Well, Facebook has gone public, and it’s underwhelming most observers by hovering around $40, around 5% above its IPO price of $38. That’s all well and good for Zuckerberg, who now can say the company is definitely a $100B market cap business for now. But for shareholders, is it a good time to get in? Or should people go for another, more clever way to get into social networking: LinkedIn?
Colin Lokey questions whether LinkedIn really is the superior business model to Facebook. LinkedIn currently makes its money through its recruiting tools that allow companies to find better employees on the LinkedIN network. They also make money through other streams, but this comprises the majority of their revenue and is a quantifiable product, as opposed to Facebook’s current model of ad sales.
He goes on to state the big point: Facebook and LinkedIn are exponentially different when it comes to revenues:
“…the comparison is downright embarrassing: Facebook’s 2011 net profit was $1 billion while LinkedIn managed a meager $12 million (Facebook made 83 times as much money).”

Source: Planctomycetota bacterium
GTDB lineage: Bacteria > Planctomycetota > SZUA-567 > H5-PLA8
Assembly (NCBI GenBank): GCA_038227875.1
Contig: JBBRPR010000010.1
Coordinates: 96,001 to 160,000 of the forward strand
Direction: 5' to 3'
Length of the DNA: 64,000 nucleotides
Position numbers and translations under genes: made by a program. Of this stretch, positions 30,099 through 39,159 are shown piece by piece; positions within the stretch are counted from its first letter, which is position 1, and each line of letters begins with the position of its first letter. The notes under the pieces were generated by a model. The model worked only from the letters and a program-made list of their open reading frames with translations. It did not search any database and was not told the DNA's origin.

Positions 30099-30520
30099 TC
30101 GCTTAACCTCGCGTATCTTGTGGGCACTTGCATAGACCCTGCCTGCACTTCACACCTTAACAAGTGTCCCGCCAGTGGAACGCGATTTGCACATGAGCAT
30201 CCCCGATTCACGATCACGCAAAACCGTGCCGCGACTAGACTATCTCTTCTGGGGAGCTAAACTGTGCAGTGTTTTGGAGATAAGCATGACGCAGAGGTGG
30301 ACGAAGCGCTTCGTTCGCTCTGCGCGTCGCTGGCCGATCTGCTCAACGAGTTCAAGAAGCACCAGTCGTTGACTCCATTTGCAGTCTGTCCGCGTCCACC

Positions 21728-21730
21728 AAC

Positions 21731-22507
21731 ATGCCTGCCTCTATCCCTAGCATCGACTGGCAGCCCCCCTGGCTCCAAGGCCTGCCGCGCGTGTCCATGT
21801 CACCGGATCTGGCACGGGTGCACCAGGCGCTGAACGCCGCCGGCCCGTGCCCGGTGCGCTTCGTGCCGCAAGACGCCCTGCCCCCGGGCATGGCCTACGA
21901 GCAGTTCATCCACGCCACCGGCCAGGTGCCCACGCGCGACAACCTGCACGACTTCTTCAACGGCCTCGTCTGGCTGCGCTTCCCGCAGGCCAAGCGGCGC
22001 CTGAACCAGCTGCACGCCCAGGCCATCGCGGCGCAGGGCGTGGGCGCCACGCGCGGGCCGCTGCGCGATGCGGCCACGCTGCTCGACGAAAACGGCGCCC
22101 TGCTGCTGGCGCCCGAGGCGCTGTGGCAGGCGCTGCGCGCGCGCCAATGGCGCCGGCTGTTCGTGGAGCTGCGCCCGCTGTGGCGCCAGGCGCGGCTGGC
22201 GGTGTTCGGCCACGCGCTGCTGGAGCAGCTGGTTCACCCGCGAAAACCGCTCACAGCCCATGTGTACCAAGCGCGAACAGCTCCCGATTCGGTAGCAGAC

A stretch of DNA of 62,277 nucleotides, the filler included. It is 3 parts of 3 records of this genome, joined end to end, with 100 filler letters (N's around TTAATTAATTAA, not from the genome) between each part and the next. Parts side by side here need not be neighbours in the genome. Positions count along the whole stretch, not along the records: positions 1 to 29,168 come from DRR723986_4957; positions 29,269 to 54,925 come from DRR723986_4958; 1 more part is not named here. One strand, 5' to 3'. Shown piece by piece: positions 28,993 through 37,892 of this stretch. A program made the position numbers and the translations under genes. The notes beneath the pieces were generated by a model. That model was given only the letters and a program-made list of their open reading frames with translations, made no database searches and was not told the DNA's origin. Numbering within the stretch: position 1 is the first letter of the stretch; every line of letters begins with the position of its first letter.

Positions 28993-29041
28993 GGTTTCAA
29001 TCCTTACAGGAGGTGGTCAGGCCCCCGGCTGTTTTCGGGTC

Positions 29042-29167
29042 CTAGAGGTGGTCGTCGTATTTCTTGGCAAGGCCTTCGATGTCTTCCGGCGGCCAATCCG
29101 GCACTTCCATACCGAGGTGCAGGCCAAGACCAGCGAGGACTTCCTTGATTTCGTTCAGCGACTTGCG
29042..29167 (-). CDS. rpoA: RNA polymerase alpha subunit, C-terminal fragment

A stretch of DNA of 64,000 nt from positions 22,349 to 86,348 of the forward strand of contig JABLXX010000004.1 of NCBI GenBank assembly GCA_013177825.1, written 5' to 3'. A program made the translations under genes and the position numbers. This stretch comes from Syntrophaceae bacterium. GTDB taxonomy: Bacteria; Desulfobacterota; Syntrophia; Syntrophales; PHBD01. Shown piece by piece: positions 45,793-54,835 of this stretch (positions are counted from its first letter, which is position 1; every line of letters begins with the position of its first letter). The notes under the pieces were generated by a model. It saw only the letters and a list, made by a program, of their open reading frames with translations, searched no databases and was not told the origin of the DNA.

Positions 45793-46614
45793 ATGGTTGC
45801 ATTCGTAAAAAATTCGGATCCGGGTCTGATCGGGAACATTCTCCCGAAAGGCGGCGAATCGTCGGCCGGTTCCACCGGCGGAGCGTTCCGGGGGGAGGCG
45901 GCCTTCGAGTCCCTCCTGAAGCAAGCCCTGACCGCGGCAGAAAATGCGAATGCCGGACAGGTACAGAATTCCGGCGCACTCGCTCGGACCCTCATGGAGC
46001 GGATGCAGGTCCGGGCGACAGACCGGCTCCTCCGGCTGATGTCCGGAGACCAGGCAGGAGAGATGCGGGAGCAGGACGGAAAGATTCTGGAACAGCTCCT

This is an excellent point, and reiterates the point that Facebook with its massive revenue is still trading at a discount to LinkedIn, and that may exert downward pressure on LinkedIn as people shift their money around. LinkedIn is currently at 170 times forward earnings into 2013, and that makes the stock quite expensive. People are invested in it based on the expectation that it will continue to surge, but even if it does, it has to match some huge expectations without making any blunders or seeing costs rise too much.